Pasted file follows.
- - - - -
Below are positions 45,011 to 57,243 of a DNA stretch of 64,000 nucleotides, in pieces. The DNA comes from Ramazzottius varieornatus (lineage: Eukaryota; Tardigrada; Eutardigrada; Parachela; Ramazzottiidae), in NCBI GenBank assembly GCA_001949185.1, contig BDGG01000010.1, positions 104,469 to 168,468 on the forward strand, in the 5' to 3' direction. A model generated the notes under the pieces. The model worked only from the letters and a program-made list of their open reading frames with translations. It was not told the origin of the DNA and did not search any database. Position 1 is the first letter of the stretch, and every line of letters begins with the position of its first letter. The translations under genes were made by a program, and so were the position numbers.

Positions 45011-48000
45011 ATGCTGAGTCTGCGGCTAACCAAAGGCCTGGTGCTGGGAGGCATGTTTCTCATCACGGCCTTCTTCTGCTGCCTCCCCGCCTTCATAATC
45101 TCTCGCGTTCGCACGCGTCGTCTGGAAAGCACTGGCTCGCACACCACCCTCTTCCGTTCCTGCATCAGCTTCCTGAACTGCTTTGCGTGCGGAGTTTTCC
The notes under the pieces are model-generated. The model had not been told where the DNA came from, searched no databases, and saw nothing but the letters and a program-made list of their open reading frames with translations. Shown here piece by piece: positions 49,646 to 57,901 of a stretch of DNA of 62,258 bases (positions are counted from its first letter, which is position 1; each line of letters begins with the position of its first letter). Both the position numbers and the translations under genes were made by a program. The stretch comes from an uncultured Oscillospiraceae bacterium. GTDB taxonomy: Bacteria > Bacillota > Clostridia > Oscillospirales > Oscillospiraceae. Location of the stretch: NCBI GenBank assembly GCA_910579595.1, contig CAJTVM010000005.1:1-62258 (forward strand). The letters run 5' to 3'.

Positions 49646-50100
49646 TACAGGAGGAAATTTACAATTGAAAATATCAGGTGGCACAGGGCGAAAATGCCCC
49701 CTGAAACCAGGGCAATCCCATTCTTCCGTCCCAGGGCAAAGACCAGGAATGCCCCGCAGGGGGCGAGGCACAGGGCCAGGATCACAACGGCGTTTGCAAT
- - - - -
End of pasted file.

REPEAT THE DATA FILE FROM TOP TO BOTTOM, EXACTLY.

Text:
Below are positions 45,011 to 57,243 of a DNA stretch of 64,000 nucleotides, in pieces. The DNA comes from Ramazzottius varieornatus (lineage: Eukaryota; Tardigrada; Eutardigrada; Parachela; Ramazzottiidae), in NCBI GenBank assembly GCA_001949185.1, contig BDGG01000010.1, positions 104,469 to 168,468 on the forward strand, in the 5' to 3' direction. A model generated the notes under the pieces. The model worked only from the letters and a program-made list of their open reading frames with translations. It was not told the origin of the DNA and did not search any database. Position 1 is the first letter of the stretch, and every line of letters begins with the position of its first letter. The translations under genes were made by a program, and so were the position numbers.

Positions 45011-48000
45011 ATGCTGAGTCTGCGGCTAACCAAAGGCCTGGTGCTGGGAGGCATGTTTCTCATCACGGCCTTCTTCTGCTGCCTCCCCGCCTTCATAATC
45101 TCTCGCGTTCGCACGCGTCGTCTGGAAAGCACTGGCTCGCACACCACCCTCTTCCGTTCCTGCATCAGCTTCCTGAACTGCTTTGCGTGCGGAGTTTTCC
The notes under the pieces are model-generated. The model had not been told where the DNA came from, searched no databases, and saw nothing but the letters and a program-made list of their open reading frames with translations. Shown here piece by piece: positions 49,646 to 57,901 of a stretch of DNA of 62,258 bases (positions are counted from its first letter, which is position 1; each line of letters begins with the position of its first letter). Both the position numbers and the translations under genes were made by a program. The stretch comes from an uncultured Oscillospiraceae bacterium. GTDB taxonomy: Bacteria > Bacillota > Clostridia > Oscillospirales > Oscillospiraceae. Location of the stretch: NCBI GenBank assembly GCA_910579595.1, contig CAJTVM010000005.1:1-62258 (forward strand). The letters run 5' to 3'.

Positions 49646-50100
49646 TACAGGAGGAAATTTACAATTGAAAATATCAGGTGGCACAGGGCGAAAATGCCCC
49701 CTGAAACCAGGGCAATCCCATTCTTCCGTCCCAGGGCAAAGACCAGGAATGCCCCGCAGGGGGCGAGGCACAGGGCCAGGATCACAACGGCGTTTGCAAT